And part 3:
For my students in the God Class, session J:
I recently had the privilege of taking part in the blessing of a new floor at the Christus-Santa Rosa Children’s Hospital here in San Antonio, Texas.
The article and photos are by Katherine Nickas. Read it all at the Rivard Report, here.
And here is the (brief) lecture on Holy Orders:
Hi Students from SMC 1314 J. You had no class on Thursday the 30th, but I did give these lectures on that day. You need to know this material so please take some time to listen to this half of the lecture on sacraments and communion, and then also the one on Holy Orders (also called ordination).
As director of publications of Nazareth Seminary, I am pleased to share with everyone our seminary’s newest Mary’s Well Occasional Paper: ‘An Introduction to the Convention of Evangelical Churches in Israel’ (Volume 3:3, October 2014).
This latest paper is by the Rev. Azar Ajaj, president of Nazareth Evangelical Theological Seminary, and Dr. Philip Sumpter, adjunct professor of Old Testament at the European School of Culture and Theology.
The CECI is an attempt, so far unsuccessful, of indigenous (Arab) Israelis who are evangelicals to obtain official recognition from the State of Israel as a recognized religious community. The article provides an account of the CECI’s genesis and its current projects and challenges.
Download the latest Mary’s Well Occasional Paper HERE.
I had a nice surprise today. I note that someone wrote the entry for the Cathedral Church of St George the Martyr in Spanish over at Wikipedia.es. Having written or expanded on a couple of pages over there in relation to Anglicanism in the Middle East I’m happy to see someone wrote this in Spanish. (And it links to a brief piece on the cathedral I wrote for Anglican and Episcopal History some time ago, which is also nice.)
My colleague and friend the Rev. Phil Hill recently asked (on Facebook) me, and others, to mention ten books that had most deeply influenced our worldview. Aside from the Bible, which I think belongs to a class of its own, here are the books that came to my mind:
1. Symbol and Sacrament by Louis-Marie Chauvet
2. Constructing Local Theologies by Robert Schreiter
3. The Complete Works of Francis Schaeffer in Five Volumes (that is kinda cheating, sorry, but I did read them all)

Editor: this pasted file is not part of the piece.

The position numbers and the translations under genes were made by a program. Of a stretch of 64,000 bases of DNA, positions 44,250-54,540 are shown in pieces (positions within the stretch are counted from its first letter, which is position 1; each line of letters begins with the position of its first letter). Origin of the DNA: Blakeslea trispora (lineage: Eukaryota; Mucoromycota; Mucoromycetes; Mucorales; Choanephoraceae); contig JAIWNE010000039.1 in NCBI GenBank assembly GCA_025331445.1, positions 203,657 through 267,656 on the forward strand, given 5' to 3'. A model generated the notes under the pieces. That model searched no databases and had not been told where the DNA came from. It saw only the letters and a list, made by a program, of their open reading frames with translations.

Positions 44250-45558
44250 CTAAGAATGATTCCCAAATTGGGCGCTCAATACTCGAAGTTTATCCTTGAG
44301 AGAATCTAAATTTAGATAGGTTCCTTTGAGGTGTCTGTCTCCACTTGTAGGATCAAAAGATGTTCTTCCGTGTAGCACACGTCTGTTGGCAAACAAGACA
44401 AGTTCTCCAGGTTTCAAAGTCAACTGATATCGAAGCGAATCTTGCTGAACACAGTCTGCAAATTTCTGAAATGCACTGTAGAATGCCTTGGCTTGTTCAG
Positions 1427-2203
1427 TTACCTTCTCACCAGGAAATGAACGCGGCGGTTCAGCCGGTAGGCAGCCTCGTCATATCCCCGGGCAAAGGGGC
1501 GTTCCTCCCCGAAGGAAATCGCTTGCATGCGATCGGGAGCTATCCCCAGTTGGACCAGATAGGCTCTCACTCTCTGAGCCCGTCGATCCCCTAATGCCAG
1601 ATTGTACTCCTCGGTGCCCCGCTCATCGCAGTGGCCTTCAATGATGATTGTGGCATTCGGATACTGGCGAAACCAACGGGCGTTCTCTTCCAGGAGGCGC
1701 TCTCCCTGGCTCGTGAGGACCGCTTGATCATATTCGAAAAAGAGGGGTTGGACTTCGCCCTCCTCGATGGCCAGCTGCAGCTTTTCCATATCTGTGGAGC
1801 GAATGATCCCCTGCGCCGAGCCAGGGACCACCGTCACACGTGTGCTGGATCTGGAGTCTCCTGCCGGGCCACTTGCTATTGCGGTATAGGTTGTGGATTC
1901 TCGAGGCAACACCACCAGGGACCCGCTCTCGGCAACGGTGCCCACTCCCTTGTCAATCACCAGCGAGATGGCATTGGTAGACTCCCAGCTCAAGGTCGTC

4. The Great Divorce by CS Lewis
5. Ficciones by Jorge Luis Borges
6. The Call of the Minaret by Kenneth Cragg
7. The Decline of Eastern Christianity under Islam by Bat Ye’or
8. Muhammad: Prophet and Statesman by Montgomery Watt
9. For the Life of the World by Alexander Shmemann
10. Four Quartets by TS Eliot
Please take up the question on your own blog or share your thoughts in the comments.
This interview has now been released in English over at Global Missiology, in their July 2014 issue. Here is his input regarding how the Vatican II document Nostra Aetate views Muslims:
8) The Catholic Church has come under a lot of fire from ex-Muslim Christians for its statement on Islam in the Vatican II document Nostra Aetate, which states that Muslims adore the one God, living and subsisting in himself and does not recommend evangelizing Muslims, but to work sincerely for mutual understanding and preservejustice and moral welfare (section 3). How do you read and interpret the statement of Nostra Aetate ?
We are treating here a crucial matter: Does Vatican II advise us to not evangelize Muslims? If this is the case, why risk death by becoming a Christian, if Islam is a way to salvation?
But this interpretation would mean that the Church recognises the segregation commanded by Muslim law between non-Muslims and Muslims, who are not allowed to be reached by the Good News. If this were the case, the Gospel would be null and void because it commands us to go and baptize all peoples.